Download A Grammar of Mongsen Ao (Mouton Grammar Library) by Coupe, A.R. PDF

By Coupe, A.R.

A Grammar of Mongsen Ao, the results of the authors fieldwork over a ten-year interval, offers the 1st complete grammatical description of a language spoken in Nagaland, north-east India. The languages of this zone stay under-documented for a couple of historic purposes. through the 19th and early 20th centuries, the common cultural perform of head-hunting discouraged outsiders from getting into the Naga Hills. almost immediately after Indian independence in 1947, an armed uprising by means of Naga separatists and a central authority coverage of proscribing entry to the afflicted zone ensured that Nagaland remained a tough position to behavior learn. during this context, A Grammar of Mongsen Ao deals invaluable new insights into the constitution of a Tibeto-Burman language spoken in a linguistically little-known quarter of the area. The grammatical research files all of the sensible domain names of the language and comprises 4 glossed and translated texts, the latter being of curiosity to anthropologists learning folklore. Mongsen Ao is a hugely agglutinating, in most cases suffixing language with predominantly dependent-marking features. Its grammar demonstrates a few typologically attention-grabbing gains which are defined intimately within the booklet. between those is an strange case marking method during which grammatical marking is prompted by way of semantic and pragmatic components, and a wealthy verbal morphology that produces complicated sequences of agglutinative suffixes. Grammaticalisation techniques also are mentioned the place suitable, thereby extending the charm of the publication to linguists with pursuits in grammaticalisation thought. This booklet should be of price to any linguist looking to make clear genetic relationships in the Tibeto-Burman relatives, and it'll serve extra greatly as a reference grammar for typologists drawn to the typological characteristic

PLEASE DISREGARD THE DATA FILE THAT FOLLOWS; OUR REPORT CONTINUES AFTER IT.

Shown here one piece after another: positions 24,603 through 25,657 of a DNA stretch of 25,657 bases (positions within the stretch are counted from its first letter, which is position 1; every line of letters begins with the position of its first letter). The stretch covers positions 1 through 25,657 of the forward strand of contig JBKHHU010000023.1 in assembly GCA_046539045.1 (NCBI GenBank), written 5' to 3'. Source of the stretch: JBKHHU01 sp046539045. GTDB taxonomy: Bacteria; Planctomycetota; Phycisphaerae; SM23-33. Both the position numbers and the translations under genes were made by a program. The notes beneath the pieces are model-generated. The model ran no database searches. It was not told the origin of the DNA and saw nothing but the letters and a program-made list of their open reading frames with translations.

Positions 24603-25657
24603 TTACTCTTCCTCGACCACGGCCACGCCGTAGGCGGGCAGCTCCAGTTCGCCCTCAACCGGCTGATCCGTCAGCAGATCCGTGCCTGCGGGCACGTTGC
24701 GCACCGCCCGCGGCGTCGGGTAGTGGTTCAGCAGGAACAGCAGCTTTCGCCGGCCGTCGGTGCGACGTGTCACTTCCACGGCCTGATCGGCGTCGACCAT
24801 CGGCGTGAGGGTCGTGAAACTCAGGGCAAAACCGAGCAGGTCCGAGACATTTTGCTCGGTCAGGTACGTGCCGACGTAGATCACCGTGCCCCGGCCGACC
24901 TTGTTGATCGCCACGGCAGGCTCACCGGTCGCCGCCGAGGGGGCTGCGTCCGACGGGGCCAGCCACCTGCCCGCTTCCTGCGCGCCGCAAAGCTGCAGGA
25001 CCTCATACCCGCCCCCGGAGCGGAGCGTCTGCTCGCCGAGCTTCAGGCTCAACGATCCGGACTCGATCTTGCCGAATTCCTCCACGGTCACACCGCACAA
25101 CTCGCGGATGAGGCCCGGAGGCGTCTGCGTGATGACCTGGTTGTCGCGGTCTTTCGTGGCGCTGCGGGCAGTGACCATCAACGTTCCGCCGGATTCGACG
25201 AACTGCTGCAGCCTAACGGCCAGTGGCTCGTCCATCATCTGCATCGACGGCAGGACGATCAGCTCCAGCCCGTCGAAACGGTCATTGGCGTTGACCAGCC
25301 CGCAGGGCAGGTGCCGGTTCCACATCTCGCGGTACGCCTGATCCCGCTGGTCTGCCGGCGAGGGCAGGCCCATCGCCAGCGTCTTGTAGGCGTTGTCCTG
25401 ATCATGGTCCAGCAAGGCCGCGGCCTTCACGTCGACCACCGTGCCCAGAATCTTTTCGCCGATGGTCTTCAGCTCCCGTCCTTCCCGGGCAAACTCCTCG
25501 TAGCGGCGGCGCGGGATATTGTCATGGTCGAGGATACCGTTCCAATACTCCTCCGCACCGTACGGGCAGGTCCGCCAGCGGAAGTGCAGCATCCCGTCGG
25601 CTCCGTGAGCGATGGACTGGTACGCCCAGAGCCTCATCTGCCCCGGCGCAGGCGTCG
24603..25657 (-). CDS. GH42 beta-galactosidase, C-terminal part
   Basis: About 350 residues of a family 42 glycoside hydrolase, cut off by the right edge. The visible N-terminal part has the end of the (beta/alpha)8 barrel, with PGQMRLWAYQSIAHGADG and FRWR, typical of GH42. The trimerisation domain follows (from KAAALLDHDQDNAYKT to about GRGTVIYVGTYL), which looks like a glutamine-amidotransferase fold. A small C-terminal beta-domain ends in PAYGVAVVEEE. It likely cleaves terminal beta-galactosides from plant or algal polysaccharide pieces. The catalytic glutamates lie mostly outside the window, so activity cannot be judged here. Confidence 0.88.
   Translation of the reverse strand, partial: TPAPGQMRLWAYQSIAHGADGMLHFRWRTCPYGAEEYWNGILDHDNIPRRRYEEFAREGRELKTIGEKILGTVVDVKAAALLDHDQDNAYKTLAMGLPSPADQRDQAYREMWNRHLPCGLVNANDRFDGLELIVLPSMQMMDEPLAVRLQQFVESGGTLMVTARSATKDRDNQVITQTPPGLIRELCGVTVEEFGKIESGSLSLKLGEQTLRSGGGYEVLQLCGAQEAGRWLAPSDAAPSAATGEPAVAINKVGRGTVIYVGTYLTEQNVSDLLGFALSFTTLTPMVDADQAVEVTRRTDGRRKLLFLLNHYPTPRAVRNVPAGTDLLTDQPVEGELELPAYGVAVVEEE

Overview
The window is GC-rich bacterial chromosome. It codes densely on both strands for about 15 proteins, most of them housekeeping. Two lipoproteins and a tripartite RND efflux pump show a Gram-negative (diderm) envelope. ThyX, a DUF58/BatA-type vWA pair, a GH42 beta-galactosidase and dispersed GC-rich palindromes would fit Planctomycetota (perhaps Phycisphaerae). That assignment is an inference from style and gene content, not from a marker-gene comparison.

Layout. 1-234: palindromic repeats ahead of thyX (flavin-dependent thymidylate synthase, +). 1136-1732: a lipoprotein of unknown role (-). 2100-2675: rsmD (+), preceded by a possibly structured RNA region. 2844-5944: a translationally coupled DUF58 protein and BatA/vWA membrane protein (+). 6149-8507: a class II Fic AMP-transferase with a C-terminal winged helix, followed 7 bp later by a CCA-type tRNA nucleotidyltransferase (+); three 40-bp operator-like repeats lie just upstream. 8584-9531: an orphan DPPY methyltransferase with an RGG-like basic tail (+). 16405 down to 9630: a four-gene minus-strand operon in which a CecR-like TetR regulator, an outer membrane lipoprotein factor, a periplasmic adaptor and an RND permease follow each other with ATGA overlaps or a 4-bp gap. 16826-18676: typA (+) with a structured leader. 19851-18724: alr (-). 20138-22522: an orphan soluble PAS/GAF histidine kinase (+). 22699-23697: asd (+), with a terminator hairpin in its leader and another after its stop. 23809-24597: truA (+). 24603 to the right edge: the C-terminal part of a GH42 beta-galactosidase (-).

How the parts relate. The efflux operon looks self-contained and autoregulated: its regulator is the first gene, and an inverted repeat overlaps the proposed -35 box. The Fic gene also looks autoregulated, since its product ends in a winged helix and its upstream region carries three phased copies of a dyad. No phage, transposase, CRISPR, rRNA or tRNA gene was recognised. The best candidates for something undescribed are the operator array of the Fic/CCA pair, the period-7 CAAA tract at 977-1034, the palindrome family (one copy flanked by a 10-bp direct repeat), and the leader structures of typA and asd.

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Extra resources for A Grammar of Mongsen Ao (Mouton Grammar Library)

Example text

Coupe (1998, 1999, 2003a) describe the phonetics, phonology and tone system of Mongsen, and Coupe (2002) offers a preliminary analysis of the tense and mood system. This is superseded by Coupe (2003c) and the present work. ) exists in the SOAS library at the University of London. Mills’ data is used in the classification of Marrison (1967). Published work on the Chungli dialect includes an early grammatical description (Clark [1893] 2002), an early dictionary (Clark [1911] 1990), a phonetic reader (Gowda 1972) and a brief grammatical sketch (Gowda 1975).

The Ao also use a variety of traps and weirs to trap fish and crustaceans. Every family keeps chickens and some keep one or two pigs. Livestock are mostly kept for breeding and their sale provides a ready source of cash when it is needed. A small market was inaugurated at Mangmetong village during the monsoon of 1999 and provides a place for people to sell the meat of slaughtered pigs, live chickens, and vegetables from their gardens. Most families have their own plots of land for farming unless they are landless, in which case they will rent a plot of land to grow crops, the rent usually being paid by a proportion of the harvest.

The Khar, Khensa and Waromung data were recorded in the field using a Sony TCM 5000EV analogue cassette tape recorder and a Sony ECM-FO1 microphone. Some of the Waromung data was previously recorded in the Phonetics Laboratory of the Department of Linguistics at the Australian National University. Most of the Mangmetong data was recorded using a Sony MiniDisc MZ-R50 and a Sony ECM-ZS90 condenser microphone. 4. 13. 14. Theoretical orientation 21 Chapter 2. g. g. aki ‘house’. 4. Tone sandhi is extensive in Mongsen, with output tones often differing considerably from underlying tones.

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